Some thought provoking writing for the end of the year

Here are a few pieces of online writing from inside and outside our region that really got us thinking over the last year…

“Facing an increasingly self-centered centre, we stand for citizens who are open to the world and to the present time, capable of organizing and cooperating according to their abilities and aspirations” – Simona Levi got us thinking about how citizens respond to centralised states in Spain and other parts of our continent here.

Paul Salveson got us thinking about the ‘many rivers’ that might flow towards #RegionalDemocracy here.

In the run up to the Scottish referendum on independence, Lesley Riddoch wrote this piece here and got us thinking about how female voices could be better heard in the debate about our #RegionalDemocracy.

Joe Brady described a specific example here of how devolution enabled people in Scotland to think again about how to make newcomers welcome and got us thinking about what that might mean for our #RegionalDemocracy.

In thinking about our future #RegionalDemocracy, developments in Rojava (described here) also got us thinking about what we could learn from the experience of developing an inclusive, hopeful and engaged democracy in the most difficult of circumstances.

What about you? Is there anything you have read over the last year that has really got you thinking about #RegionalDemocracy and your hopes for our shared future?

Best wishes for 2016 from all at the Same Skies collective.

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Putting All of Us First in Yorkshire

Guest blog by Elaine Calder from Halifax

A couple of years ago we made a long planned move to Scotland. Both my husband and I have family connections to Scotland and we wanted to be a part of the growing Radical Independence movement there. We lived in quite a remote area, so when a family member became ill back here in Yorkshire we decided we needed to return here to support them.

While we were in Scotland we were very impressed by the level of debate and engagement from grass roots level concerning the Independence Referendum. A lot of thought and consideration was being  given by people there to decide on their own future. They were thinking about what they wanted and how they could go about getting it. One of the organisations that was set up at the time was the Common Weal movement. Common Weal (CW) is a ‘think and do tank campaigning for social and economic equality in Scotland’. It is a non-party movement concerned with bottom up social change. CW helps to provide creative thinking to provoke debate without prescribing limits. Even after the narrow victory of the No vote in the Scottish Independence Referendum, the Common Weal has given the people of Scotland a storehouse of ideas to feed Scottish politics for the future. They have produced a ‘Book of Ideas’ to offer ways of doing things differently to create a better Scotland. It is a vision for the next Scottish parliament from 2016.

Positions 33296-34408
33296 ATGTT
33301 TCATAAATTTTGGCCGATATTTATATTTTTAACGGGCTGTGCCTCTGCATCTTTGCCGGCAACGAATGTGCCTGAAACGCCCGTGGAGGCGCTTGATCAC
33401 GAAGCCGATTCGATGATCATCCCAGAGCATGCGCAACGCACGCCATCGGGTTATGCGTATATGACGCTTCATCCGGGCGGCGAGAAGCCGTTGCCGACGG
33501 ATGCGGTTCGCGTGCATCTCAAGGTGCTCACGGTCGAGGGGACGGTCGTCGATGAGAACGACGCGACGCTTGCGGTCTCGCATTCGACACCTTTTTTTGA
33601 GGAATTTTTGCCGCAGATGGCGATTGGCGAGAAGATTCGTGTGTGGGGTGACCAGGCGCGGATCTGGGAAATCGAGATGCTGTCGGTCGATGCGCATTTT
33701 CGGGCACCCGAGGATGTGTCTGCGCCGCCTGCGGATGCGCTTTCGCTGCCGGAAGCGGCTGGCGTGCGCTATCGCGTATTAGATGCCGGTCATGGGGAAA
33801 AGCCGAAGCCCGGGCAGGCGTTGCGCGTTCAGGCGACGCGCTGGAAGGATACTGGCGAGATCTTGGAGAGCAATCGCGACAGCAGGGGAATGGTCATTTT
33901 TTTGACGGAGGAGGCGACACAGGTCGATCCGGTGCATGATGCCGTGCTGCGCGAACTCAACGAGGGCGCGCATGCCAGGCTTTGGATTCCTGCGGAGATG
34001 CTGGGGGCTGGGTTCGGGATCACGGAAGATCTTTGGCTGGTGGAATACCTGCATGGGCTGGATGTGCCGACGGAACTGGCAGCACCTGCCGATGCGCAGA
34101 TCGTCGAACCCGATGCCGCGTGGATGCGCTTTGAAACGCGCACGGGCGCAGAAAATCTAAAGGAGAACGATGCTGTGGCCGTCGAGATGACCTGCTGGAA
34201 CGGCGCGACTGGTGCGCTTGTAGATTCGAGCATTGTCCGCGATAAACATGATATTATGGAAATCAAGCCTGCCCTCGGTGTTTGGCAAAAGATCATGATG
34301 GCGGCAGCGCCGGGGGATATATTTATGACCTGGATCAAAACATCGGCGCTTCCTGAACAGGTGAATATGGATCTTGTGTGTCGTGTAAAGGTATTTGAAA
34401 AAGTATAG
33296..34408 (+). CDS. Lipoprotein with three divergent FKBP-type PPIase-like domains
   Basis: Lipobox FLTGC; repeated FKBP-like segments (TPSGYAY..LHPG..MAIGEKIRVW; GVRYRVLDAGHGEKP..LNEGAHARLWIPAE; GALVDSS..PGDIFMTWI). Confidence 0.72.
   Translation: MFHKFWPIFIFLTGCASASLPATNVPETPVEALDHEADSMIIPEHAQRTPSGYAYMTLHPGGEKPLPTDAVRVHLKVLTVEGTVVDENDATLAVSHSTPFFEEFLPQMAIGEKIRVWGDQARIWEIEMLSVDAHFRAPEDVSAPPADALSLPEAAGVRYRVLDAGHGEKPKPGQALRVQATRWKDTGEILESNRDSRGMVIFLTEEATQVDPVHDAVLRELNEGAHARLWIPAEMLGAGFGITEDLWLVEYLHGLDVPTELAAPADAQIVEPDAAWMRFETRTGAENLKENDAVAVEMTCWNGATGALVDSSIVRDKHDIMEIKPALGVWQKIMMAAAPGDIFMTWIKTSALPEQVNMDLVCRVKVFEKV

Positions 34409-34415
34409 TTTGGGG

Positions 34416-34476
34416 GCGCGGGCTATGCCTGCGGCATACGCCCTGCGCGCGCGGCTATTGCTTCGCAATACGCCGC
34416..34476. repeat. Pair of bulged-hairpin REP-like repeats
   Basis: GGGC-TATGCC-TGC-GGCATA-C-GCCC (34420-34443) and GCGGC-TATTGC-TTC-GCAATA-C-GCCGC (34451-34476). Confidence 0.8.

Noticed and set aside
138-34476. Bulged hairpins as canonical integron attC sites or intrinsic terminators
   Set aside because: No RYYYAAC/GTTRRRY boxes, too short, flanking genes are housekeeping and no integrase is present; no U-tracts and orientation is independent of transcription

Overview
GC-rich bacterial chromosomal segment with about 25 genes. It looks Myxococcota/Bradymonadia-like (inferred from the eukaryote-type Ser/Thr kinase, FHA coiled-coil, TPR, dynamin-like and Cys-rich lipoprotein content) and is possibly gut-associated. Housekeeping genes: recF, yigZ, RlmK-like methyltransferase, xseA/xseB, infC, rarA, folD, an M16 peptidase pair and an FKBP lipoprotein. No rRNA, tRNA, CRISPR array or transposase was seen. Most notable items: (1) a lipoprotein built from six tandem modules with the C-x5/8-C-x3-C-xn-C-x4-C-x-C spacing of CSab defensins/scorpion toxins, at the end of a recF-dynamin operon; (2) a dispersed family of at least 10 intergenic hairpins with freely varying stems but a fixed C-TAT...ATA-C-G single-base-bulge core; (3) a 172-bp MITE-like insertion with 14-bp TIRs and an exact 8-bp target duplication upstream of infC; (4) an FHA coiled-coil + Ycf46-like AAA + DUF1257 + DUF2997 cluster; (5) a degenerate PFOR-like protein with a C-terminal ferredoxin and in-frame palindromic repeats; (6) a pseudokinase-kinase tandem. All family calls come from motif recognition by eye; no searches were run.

Since we returned to Yorkshire there has been a lot of talk about Yorkshire as a region receiving some powers devolved from Westminster. We do not know what these powers will be but I feel at least the discussion around regional democracy gives us a chance to get together to discuss what we want rather than just accepting what is imposed on us by central government.

Having seen the positive impact of discussions during the referendum campaign in Scotland, I took part in the event in Bradford on 7th November, ‘What Kind of Region Do We Want To Live In?’. It was good to meet people from a wide range of backgrounds from different parts of West Yorkshire. Many things were discussed at the event but we did all feel that people in our region have different priorities to the priorities of the current London model . We all felt  that we are fed up of ‘Me First’ politics and that the current talk of devolution all seems to be about what someone above wants us to have, on their terms, rather than the people who live here who have different priorities, making the decisions. The discussions we had, seemed to me to mirror the CW principle of ‘All of us First’.